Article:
WELLS, AND NATHAN WELLS.
o Matthew C. Wells, Mary LA. Wallace, Je:
so W. Wells, Martha E. Martin, Robert
Wells, Harriet Turner, Thseodosia Koll
Mary Weeks, Thonas L. Wehlls, Lawrenc
We~lls, Anna Williams. Joseph T. Welb
and the daughter ofa rgaret A. Stuke
deceaed, whose namie is unkniUon, br'
who for the purposes of this proceecdiut
is hereby designated as Mary Stukes.
Whereas, John 0. Brock, Edwin Well
nd Nathan Wells did on the eighth day<
ebruary 1890, offer before me a certain pr
per writing purporting to be the last wi:
and testament of John W. Wells, deceasei
late of said county and State, which papx
was admitted to probate in common form
said court; and
Whereas, Matthew C. Wells, as one of th
Iirs at law~ of the said John W. Wells, an,
, person interested to invalidate the said pt
r ais a wiill, did on the 18th day of Marc
1890, file a notice in this oftice, notifying m
. Probatte Judge for saiid county to reqmir
I he said John 0. Broc1k, Edwin Wells an,
athan W ells, tihe persons producmng .aai
paper as atoresaid, to prove the same in du
lorm ot law, and
WXhereas, a petition inl writing has bee:
preered, by the perl(ons producing th
atd pape r for' proba:te, prayinsg to be pei
mitted to swear and exanani a witnesses upo;
he samec for the publishing and confirmin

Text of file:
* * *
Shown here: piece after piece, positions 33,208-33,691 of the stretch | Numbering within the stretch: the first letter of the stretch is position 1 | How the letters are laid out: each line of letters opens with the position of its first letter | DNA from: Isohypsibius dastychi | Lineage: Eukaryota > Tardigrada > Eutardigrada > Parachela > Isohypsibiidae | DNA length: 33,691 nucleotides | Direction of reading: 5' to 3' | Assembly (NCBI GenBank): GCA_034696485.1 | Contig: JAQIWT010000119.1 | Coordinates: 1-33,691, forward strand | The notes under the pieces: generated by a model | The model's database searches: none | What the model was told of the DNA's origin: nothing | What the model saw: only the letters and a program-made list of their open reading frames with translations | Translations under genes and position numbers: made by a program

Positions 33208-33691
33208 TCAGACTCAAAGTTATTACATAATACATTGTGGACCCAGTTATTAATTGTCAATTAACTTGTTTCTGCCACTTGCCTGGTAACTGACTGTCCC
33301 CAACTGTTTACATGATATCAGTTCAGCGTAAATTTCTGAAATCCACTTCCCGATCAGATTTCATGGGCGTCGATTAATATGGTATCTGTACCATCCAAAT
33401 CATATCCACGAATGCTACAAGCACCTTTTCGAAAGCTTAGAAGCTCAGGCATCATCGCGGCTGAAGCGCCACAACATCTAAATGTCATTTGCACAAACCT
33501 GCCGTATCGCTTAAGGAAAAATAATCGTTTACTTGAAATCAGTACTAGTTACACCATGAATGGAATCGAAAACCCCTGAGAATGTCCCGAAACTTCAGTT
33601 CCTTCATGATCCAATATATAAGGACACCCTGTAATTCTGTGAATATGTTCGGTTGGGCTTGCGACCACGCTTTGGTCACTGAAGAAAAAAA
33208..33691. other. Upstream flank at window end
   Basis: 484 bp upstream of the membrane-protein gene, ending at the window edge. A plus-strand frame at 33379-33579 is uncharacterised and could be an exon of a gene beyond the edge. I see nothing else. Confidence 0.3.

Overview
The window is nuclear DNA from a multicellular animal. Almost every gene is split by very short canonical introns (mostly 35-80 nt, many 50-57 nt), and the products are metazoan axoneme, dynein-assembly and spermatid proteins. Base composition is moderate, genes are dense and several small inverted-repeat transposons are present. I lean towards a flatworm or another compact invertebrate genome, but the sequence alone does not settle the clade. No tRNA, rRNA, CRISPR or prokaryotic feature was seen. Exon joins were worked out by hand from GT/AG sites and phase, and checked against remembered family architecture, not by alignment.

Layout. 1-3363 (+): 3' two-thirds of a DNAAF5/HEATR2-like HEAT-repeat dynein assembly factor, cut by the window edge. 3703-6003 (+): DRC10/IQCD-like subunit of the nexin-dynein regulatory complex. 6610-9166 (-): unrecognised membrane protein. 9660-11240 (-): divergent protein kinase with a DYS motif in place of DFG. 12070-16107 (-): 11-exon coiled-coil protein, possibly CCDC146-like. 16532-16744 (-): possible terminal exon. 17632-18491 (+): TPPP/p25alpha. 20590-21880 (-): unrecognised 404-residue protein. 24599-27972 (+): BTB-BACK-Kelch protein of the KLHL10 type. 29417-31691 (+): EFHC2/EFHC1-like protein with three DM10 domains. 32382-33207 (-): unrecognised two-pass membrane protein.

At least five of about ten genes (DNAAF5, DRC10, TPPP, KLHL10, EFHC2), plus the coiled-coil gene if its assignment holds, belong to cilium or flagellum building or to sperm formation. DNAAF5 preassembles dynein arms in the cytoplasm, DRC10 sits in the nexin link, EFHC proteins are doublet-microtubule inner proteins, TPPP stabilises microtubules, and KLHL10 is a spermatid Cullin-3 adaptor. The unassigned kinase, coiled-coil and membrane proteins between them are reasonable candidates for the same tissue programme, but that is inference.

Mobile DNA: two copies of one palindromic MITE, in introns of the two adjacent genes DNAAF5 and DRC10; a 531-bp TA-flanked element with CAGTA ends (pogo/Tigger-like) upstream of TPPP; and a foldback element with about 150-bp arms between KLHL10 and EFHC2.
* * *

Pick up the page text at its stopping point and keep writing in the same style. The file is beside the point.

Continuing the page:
You are h'reby summoneud and require
to answer the said petition which is on til
n my office, andl serve a copy of your or
swer upon the- u ndersigne~d at Mannin
ourt house in said ,'onty and State, withi
twenty day- aftesr the e;rvi'e hereof upo
ou, e-:elusive 'of the day of :,uch serviei
nd if von tail to answer thi- sid petitioar
within 'the timhe aforsaid, the prayr ther
f will be granted.
Given under my hand and the scal of in
office, at Manning, in said State, this SI5
day of March 1890).
[r;..A] LOUIS APPELT,
JIudge of Probate C. (.
o Matthew C. Wells, Mary L. Walla-:e, J1e
se W. Wells, Joseph T. Wells, and to th
daughter of Margaret A. Stukes. deceasel
whose nameo is unknown, but who for th
purposes of this proceedin~g, is hereby de
igntted as Mary Stukes.
Tale notice that thc petition ref.-rred
in the above susmnons, which you are ther<
by required to answer, wits filedl in the a:
iee of the Jusdge of Prob~ate for said counlt)
n said State, on the~ 21st day ot Ma:rch 189(
LOUIS A PPELT,
Juldge of Probate C. C.
1u 1. Wrni. L. I. QrmouICI
OHN F. WERNER & CO.
164 & 166 East Bay andi 29 & 31
'IT.1RL TOXT. AS ('.
The Sheriff will sell in front of the court
house at Manning, within legal hours, on
Monday, May 5, 1890, to the highest bidder
for cash, the following property:
J. L. SHUFORD arflInst I. C. INGRAM, AD
MINfSTRATOR OF THE ESTATE OF J. C. INGRA3M --
That tract of land containing one hundred
acres, bounded north by lands of public
road leading to Dukes' mill, east by lands of
W. W. fiolladay, south by lands of David
Ragin, Jr., and west by lands of estate of
W. C. Dukes.
T. E. TINDAL AN J.. R. Bnowx, ExEcrTor.s
of R. J. HOLLAAY, agrda1ns/ W. W. GIDD>N1s
That tract of land containing sixty-five acres,
near Packsville, and bounded on the north
by lands of 1R. M. Bartlett, east by lands of
.0. W. Hudson, south by lands of G. H.
Curtis, west by lands of Iclellar & Moise.
SALE OF LAND FOR DELINQUENT TAxEs.
By virtue of sundry executions by Joseph
Sprott, Jr., Treasurer Clarendon county, the
several parcels of real estate hereinafter de
scribed, owner thereof being "unknown,"
at the suit of the State of South Carolina for
1st. 1,000 acres of land in Manning town
ship, bounded by lands of Mahoney,